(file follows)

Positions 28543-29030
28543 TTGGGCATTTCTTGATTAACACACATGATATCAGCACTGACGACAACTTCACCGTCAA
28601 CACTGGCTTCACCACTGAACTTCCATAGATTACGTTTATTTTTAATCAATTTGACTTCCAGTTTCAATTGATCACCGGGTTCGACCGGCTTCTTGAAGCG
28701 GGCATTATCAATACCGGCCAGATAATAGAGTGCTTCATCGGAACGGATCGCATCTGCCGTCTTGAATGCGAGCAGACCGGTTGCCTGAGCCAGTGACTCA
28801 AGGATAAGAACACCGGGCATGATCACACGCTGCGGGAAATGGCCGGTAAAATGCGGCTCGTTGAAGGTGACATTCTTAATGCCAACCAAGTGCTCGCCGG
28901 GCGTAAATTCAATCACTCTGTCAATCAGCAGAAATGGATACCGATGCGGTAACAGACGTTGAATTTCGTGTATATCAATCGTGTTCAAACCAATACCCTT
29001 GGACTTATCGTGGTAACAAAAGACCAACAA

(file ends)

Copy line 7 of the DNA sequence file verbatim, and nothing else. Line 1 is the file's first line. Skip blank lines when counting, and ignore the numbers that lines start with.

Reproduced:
29001 GGACTTATCGTGGTAACAAAAGACCAACAA